Definitions for: Sad

[adj] bad; unfortunate; "my finances were in a deplorable state"; "a lamentable decision"; "her clothes were in sad shape"; "a sorry state of affairs"
[adj] experiencing or showing sorrow or unhappiness; "feeling sad because his dog had died"; "Better by far that you should forget and smile / Than that you should remember and be sad"- Christina Rossetti
[adj] of things that make you feel sad; "sad news"; "she doesn't like sad movies"; "it was a very sad story"; "When I am dead, my dearest, / Sing no sad songs for me"- Christina Rossetti

Webster (1913) Definition: Sad (s[a^]d), a. [Compar. Sadder; supperl. Saddest.]
[OE. sad sated, tired, satisfied, firm, steadfast, AS. s[ae]d
satisfied, sated; akin to D. zat, OS. sad, G. satt, OHG. sat,
Icel. sa[eth]r, saddr, Goth. sa[thorn]s, Lith. sotus, L. sat,
satis, enough, satur sated, Gr. 'a`menai to satiate, 'a`dnh
enough. Cf. Assets, Sate, Satiate, Satisfy,
1. Sated; satisfied; weary; tired. [Obs.]

Yet of that art they can not waxen sad, For unto
them it is a bitter sweet. --Chaucer.

2. Heavy; weighty; ponderous; close; hard. [Obs., except in a
few phrases; as, sad bread.]

His hand, more sad than lump of lead. --Spenser.

Chalky lands are naturally cold and sad. --Mortimer.

3. Dull; grave; dark; somber; -- said of colors.
``Sad-colored clothes.'' --Walton.

Woad, or wade, is used by the dyers to lay the
foundation of all sad colors. --Mortimer.

4. Serious; grave; sober; steadfast; not light or frivolous.
[Obs.] ``Ripe and sad courage.'' --Chaucer.

Lady Catharine, a sad and religious woman. --Bacon.

Which treaty was wisely handled by sad and discrete
counsel of both parties. --Ld. Berners.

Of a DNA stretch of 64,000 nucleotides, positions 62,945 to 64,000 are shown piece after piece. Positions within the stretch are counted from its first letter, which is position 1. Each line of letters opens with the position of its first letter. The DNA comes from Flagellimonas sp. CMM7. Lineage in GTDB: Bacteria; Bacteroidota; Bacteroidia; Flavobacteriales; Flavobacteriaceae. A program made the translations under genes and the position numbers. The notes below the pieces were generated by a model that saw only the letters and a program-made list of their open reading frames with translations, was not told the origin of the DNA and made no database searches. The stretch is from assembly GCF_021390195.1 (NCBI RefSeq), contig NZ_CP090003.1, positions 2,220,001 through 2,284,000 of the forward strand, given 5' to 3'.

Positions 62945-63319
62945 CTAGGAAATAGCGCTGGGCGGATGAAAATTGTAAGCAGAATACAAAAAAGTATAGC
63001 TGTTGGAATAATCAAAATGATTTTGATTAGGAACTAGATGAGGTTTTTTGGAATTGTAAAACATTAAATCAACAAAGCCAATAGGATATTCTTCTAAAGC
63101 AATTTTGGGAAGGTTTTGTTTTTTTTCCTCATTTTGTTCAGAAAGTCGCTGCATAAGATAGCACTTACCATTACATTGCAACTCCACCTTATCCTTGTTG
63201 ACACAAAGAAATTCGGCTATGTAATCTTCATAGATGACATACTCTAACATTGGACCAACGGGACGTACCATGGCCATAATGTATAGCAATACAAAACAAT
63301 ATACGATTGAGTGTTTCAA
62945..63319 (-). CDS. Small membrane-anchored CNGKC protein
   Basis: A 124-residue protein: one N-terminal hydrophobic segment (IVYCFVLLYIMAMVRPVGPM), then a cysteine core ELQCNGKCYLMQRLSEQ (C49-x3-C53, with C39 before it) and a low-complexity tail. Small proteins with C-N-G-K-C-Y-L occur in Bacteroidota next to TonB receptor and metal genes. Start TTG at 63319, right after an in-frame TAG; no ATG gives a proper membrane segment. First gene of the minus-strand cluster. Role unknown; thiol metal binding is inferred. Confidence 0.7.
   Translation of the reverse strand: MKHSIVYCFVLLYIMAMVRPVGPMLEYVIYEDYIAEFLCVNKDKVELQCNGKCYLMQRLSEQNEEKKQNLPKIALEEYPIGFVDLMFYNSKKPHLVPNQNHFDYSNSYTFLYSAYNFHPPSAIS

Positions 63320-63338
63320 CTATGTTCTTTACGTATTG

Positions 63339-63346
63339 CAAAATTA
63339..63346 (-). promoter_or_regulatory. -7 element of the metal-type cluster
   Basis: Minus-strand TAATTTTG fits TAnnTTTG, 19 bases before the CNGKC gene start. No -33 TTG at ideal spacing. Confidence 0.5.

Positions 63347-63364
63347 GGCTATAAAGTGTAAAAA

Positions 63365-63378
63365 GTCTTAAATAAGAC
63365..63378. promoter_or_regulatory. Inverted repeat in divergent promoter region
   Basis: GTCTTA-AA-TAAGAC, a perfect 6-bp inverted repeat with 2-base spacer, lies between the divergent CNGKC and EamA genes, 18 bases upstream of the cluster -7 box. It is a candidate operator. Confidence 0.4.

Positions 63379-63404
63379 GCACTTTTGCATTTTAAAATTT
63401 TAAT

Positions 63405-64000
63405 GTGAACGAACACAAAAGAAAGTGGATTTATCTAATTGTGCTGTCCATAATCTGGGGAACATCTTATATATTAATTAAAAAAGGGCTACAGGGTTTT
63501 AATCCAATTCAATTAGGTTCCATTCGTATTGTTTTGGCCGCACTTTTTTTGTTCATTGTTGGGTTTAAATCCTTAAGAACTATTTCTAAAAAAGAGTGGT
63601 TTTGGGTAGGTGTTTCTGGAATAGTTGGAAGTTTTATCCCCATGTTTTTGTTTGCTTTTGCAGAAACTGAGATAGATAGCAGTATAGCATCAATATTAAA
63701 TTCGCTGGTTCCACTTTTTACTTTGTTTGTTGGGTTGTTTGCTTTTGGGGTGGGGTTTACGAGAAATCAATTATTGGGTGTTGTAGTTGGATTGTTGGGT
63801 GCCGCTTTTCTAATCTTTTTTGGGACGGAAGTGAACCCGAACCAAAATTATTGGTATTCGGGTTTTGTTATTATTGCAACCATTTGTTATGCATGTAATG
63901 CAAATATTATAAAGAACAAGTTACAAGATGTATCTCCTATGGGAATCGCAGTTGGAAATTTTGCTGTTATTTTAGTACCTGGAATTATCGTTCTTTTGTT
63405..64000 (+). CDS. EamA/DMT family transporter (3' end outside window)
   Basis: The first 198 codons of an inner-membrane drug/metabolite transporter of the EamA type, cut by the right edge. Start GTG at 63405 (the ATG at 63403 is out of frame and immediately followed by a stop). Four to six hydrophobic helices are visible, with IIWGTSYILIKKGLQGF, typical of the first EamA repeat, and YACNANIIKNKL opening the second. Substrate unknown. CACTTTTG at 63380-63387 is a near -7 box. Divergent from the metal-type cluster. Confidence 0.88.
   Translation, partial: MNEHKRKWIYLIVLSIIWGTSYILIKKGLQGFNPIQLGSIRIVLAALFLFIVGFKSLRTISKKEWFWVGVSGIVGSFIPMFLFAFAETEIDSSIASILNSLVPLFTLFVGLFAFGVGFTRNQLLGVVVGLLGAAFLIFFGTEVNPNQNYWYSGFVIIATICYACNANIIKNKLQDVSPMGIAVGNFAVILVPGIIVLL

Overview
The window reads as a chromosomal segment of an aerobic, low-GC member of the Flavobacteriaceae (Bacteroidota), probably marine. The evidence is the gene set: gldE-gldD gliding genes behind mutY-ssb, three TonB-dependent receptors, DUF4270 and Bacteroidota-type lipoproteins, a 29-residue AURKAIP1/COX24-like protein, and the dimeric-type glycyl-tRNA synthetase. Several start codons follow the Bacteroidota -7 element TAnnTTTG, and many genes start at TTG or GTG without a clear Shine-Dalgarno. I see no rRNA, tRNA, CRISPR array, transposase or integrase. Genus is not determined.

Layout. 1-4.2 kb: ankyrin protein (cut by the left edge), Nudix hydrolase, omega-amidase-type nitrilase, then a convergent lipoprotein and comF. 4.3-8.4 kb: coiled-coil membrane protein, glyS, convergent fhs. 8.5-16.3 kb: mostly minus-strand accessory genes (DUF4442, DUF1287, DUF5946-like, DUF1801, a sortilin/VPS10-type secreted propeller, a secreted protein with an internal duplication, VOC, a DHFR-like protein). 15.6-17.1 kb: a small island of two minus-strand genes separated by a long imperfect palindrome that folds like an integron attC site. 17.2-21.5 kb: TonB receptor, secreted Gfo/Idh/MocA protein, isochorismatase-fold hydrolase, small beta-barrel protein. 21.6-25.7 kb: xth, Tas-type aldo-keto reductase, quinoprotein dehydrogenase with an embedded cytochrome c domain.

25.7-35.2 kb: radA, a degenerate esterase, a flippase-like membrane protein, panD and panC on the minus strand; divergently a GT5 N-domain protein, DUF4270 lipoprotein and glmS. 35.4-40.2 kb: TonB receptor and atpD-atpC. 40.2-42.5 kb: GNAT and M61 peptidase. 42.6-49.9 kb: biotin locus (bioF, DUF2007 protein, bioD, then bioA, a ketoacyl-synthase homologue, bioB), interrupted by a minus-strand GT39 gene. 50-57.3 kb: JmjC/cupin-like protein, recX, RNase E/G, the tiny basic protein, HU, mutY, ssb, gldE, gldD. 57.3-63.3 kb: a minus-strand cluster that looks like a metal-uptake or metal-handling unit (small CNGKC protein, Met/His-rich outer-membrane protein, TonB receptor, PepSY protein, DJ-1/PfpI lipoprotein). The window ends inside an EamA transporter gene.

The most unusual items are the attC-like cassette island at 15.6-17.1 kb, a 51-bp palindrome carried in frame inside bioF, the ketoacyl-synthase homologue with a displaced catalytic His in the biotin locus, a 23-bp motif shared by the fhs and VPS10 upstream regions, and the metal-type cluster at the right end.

5. Affected with grief or unhappiness; cast down with
affliction; downcast; gloomy; mournful.

First were we sad, fearing you would not come; Now
sadder, that you come so unprovided. --Shak.

The angelic guards ascended, mute and sad. --Milton.

6. Afflictive; calamitous; causing sorrow; as, a sad
accident; a sad misfortune.

7. Hence, bad; naughty; troublesome; wicked. [Colloq.] ``Sad
tipsy fellows, both of them.'' --I. Taylor.

Note: Sad is sometimes used in the formation of
self-explaining compounds; as, sad-colored, sad-eyed,
sad-hearted, sad-looking, and the like.

Sad bread, heavy bread. [Scot. & Local, U.S.] --Bartlett.

Syn: Sorrowful; mournful; gloomy; dejected; depressed;
cheerless; downcast; sedate; serious; grave; grievous;
afflictive; calamitous.

Sad, v. t.
To make sorrowful; to sadden. [Obs.]

How it sadded the minister's spirits! --H. Peters.

Synonyms: bad, bittersweet, deplorable, depressing, depressive, distressing, doleful, gloomy, heavyhearted, lamentable, melancholic, melancholy, mournful, pensive, pitiful, saddening, sorrowful, sorry, tragic, tragical, tragicomic, tragicomical, wistful, yearning

Antonyms: glad

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